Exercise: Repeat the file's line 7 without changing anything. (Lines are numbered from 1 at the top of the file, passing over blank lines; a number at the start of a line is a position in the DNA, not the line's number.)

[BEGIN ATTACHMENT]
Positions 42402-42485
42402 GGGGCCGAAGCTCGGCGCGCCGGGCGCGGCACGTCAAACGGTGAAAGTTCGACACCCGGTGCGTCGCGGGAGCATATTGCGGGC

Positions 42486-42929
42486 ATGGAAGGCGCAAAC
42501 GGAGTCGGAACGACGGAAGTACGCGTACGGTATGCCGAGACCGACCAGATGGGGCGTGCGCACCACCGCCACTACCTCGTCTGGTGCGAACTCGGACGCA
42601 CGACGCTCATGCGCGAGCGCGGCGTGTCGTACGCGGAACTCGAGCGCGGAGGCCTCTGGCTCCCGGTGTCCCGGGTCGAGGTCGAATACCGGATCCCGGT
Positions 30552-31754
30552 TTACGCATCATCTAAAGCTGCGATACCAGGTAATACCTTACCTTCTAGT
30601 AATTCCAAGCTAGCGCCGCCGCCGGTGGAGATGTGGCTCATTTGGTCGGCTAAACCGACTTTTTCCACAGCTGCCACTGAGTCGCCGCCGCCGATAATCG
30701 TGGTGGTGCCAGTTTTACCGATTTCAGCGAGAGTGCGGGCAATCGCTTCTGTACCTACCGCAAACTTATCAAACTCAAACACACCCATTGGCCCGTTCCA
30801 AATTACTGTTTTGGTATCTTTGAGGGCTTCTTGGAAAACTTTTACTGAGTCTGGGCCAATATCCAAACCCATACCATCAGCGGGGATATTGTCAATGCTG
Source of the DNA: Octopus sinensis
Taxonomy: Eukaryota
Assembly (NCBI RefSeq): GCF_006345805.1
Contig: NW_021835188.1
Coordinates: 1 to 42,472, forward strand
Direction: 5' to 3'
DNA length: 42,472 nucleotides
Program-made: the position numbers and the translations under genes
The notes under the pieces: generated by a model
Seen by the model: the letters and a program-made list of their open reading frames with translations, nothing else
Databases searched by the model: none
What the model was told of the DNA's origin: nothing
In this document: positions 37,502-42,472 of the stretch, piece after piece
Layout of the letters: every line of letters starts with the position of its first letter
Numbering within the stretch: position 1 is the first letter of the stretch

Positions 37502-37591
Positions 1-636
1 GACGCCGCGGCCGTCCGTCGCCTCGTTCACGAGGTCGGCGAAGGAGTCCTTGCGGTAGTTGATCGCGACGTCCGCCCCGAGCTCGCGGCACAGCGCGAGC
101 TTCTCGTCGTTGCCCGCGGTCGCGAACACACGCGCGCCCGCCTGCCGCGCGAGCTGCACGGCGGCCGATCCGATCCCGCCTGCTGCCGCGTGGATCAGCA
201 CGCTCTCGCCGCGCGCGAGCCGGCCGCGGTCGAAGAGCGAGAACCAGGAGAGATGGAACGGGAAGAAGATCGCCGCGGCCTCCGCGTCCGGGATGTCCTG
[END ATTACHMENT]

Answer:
Positions 30552-31754